When Youth Advocate Programs (YAP), Inc. Advocate Omar Black met 11-year-old Trevon, he knew the kid was smart and talented. Never mind that Trevon had missed a lot of his sixth -grade classes and that when he was in school, he often found himself getting suspended. Like Trevon, Omar grew up in Schenectady, NY’s Mount Pleasant-Hamilton Hill neighborhood, where he experienced firsthand what it’s like to be a kid whose challenges can quickly lead to missteps, labels, and out-of-home placements.
Omar shared with Trevon that when he was young, he, too, had made some bad decisions. In fact, he’d spent time in youth detention centers and even adult prison. Omar told Trevon that eventually, he realized that in spite of what many adults and even some of his peers thought, he was a leader and had the ability to encourage others. He told Trevon that now, as a YAP Advocate, he gets to help young people see their strengths and connect them to resources to help them realize their dreams.
That was back in March. Since that time, week after week, Omar has helped Trevon realize that he’s a good kid with a great personality and a strong mind. Towards the end of the semester, Trevon’s school attendance began to improve. As he focused on the subjects he liked and thought about his future, his grades got better, too. Today, two weeks into his seventh-grade year, Trevon has had perfect attendance; and he’s enjoying his classes. When he’s not in school or studying, he’s at football practice, where he’s also working hard and trying his 12-year-old best.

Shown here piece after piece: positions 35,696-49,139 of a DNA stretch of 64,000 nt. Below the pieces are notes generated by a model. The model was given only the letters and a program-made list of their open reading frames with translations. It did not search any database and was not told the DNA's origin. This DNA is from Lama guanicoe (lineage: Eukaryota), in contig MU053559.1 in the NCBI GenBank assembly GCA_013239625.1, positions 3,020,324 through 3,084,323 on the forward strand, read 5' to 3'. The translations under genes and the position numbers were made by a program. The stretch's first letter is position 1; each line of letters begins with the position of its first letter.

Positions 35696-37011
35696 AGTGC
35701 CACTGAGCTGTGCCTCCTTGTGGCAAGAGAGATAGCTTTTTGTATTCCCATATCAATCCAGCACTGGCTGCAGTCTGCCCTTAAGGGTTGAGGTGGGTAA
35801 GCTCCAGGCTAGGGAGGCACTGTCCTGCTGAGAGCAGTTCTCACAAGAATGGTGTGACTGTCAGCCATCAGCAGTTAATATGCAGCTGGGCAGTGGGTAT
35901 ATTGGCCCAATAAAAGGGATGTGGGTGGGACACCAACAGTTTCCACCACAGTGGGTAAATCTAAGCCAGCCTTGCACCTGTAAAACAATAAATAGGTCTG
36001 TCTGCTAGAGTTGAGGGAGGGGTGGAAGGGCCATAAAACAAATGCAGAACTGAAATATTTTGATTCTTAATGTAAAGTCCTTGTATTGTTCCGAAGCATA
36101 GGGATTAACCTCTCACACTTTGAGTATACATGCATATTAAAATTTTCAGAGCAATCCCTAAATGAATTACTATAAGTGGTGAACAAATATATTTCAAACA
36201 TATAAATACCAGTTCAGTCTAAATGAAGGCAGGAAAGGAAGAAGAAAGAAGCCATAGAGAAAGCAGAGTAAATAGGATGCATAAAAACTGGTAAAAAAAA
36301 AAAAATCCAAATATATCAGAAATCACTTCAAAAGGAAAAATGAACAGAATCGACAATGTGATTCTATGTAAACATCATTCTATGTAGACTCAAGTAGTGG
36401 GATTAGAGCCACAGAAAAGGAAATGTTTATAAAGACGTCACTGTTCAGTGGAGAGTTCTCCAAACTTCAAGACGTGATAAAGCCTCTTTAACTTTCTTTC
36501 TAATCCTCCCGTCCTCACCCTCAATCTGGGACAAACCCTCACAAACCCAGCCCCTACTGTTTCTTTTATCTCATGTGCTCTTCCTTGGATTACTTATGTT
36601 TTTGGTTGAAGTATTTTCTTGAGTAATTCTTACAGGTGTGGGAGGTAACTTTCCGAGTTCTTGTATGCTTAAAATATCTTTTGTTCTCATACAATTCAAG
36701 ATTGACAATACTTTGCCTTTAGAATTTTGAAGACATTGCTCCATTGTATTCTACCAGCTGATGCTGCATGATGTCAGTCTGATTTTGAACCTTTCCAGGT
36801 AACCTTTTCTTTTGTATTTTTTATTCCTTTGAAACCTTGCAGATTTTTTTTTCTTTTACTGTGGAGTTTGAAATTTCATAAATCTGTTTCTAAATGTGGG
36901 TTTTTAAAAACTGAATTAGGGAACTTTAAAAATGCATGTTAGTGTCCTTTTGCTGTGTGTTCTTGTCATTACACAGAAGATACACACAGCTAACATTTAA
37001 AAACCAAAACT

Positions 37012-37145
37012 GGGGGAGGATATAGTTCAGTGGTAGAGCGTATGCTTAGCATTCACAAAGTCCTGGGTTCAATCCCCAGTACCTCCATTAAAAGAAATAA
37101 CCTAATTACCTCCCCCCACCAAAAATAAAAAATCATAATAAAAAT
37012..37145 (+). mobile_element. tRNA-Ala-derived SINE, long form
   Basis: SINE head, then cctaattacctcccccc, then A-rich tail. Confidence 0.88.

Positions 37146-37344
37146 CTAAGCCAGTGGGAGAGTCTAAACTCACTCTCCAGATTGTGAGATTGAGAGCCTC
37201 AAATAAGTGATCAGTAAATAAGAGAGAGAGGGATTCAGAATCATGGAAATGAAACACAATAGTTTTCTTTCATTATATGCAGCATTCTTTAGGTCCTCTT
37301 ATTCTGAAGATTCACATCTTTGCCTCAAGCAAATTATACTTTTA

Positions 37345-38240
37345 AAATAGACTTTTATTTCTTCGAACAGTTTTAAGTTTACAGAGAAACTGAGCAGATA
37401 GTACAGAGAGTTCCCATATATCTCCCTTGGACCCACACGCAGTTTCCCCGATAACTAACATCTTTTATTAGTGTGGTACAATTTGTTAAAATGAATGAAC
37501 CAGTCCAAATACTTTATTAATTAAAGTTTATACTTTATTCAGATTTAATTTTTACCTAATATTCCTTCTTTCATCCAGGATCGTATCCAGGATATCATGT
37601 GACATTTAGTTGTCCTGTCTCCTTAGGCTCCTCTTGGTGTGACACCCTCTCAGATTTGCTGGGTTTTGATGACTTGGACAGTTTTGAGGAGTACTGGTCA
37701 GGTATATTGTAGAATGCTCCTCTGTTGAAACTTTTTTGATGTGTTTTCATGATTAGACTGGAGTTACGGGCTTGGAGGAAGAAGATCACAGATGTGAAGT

“Through the relationships that Omar has within our community, he was able to connect Trevon to our Belmont Pop Warner Football team,” said Schenectady, NY YAP Director Kelsey Collins. “Trevon, never being on a team before or playing organized football, became a starter and has been a huge part of their team this year so far,” he added.
On Sat., Sept. 7, Trevon played in his first game. A lot of people were there to cheer for the team. But the one who mattered the most was Omar; because he showed up for Trevon, encouraging him as he has been since early spring -- steady and consistent, on and off the field.
YAP works through youth justice, child welfare, social services, education, behavior health and other systems to provide community-based alternatives to youth detention and other out-of-home placements. Omar will continue to work with Trevon until the tools he’s empowering the 12-year-old and his family with are firmly in place and sustainable to help the youngster succeed in school and in life.